Number 729 #2, April 27, 2005 by Phil Schewe and Ben Stein
Nickel-78, The Most Neutron-Rich Of The Doubly-Magic Nuclei
Nickel-78, the most neutron-rich of the doubly-magic nuclei, has had
its lifetime measured for the first time, which will help us better
understand how heavy elements are made. Indeed, where do gold atoms
come from? Physicists believe gold and other heavy elements (beyond
iron) were built from lighter atoms inside star explosions billions
of years ago. In the “r-process” (r standing for rapid) unfolding inside
the explosion, a succession of nuclei bulk up on the many available
This evolutionary buildup is nicely captured in a movie simulation
showing all the species in the chart of the nuclides being made one
after the other (http://www.jinaweb.org/html/movies.html).
In some models the buildup can slow down at certain strategic bottlenecks.
Nickel-78 is one such roadblock. This is because Ni-78 is a “doubly
magic” nucleus. It has both closed neutron and proton shells; it is
“noble” in a nuclear sense in the way that a noble gas atom is noble
in the chemical sense owing to its completely filled electron shell.
Knowing more about this crucial nuclide is made difficult by the fact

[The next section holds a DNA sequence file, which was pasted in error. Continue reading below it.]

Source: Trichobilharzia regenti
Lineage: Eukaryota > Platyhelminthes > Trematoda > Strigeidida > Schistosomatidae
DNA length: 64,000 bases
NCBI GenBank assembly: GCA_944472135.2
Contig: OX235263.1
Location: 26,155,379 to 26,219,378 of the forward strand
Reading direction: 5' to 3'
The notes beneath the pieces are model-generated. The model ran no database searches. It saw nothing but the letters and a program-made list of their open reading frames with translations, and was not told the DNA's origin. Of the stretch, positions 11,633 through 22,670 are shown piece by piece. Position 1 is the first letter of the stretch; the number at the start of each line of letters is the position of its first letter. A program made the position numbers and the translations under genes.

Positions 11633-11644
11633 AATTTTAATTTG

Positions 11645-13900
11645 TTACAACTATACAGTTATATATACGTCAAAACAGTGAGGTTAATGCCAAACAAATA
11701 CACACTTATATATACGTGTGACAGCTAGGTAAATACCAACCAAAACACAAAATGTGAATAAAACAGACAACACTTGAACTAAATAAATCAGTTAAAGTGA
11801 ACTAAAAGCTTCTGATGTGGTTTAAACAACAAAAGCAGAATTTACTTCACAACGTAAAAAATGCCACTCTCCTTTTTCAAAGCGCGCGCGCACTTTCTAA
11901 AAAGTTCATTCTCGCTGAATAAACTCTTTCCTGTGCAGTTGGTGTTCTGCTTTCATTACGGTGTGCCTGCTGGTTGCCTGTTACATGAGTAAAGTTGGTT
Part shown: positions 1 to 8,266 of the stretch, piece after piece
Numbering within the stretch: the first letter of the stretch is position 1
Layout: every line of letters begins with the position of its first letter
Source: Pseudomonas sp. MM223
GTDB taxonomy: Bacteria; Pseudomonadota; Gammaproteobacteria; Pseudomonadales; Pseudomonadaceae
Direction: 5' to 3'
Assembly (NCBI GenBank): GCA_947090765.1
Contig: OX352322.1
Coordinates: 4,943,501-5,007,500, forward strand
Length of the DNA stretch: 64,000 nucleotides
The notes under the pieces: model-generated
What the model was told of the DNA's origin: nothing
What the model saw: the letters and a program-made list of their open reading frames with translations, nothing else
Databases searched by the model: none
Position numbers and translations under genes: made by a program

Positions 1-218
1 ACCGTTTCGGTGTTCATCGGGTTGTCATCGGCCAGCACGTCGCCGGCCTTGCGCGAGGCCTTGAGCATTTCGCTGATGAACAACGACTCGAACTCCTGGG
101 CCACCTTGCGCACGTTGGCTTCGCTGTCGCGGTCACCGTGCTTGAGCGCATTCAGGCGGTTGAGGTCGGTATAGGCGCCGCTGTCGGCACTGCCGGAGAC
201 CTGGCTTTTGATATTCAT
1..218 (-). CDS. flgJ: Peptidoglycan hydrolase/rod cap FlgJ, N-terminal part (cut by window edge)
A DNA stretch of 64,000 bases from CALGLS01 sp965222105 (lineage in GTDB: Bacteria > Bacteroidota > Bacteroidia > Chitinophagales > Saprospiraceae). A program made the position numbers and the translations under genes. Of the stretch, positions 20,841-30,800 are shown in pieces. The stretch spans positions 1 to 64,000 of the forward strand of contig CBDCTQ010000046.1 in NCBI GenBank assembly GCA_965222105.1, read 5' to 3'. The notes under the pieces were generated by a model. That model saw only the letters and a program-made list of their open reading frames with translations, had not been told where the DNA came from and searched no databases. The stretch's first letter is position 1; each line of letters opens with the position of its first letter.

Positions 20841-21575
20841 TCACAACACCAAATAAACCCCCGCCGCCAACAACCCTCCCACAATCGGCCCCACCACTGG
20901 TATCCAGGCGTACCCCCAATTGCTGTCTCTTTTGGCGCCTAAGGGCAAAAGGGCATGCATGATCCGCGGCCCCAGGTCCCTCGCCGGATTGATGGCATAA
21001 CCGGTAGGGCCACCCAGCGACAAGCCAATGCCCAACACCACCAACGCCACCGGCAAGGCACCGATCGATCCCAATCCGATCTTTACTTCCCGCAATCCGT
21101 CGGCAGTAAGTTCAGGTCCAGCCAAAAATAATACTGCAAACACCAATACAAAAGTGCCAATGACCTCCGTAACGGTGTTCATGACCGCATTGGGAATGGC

that it is, in our modern era, very rare, and hard to make artificially.
Nevertheless, scientists at the National Superconducting Cyclotron (NCSL)
at Michigan State University have now culled 11 specimens of Ni-78 from
among billions of high-energy collision events recorded. In effect,
the NCSL is a factory for reproducing supernova conditions here on Earth.
Hendrik Schatz (firstname.lastname@example.org, 517-333-6397), speaking at last
week’s American Physical Society meeting in Tampa, reported that from
the available Ni-78 decays recorded, a lifetime of 110 milliseconds
could be deduced.
This is some 4 times shorter than previous theoretical
estimates, meaning that the bottleneck nucleus lived shorter than was
thought, which in turn means that the obstacle to making heavier elements
was that much less. So far the exact conditions and site for the r-process
are still unknown. With the new measurement model conditions have to
be readjusted to produce the observed amounts of precious metals in
the universe. This will provide a better idea of what to look for when
searching for the site of the r-process. (See also Hosmeret al., Physical Review Letters, 25 March 2005)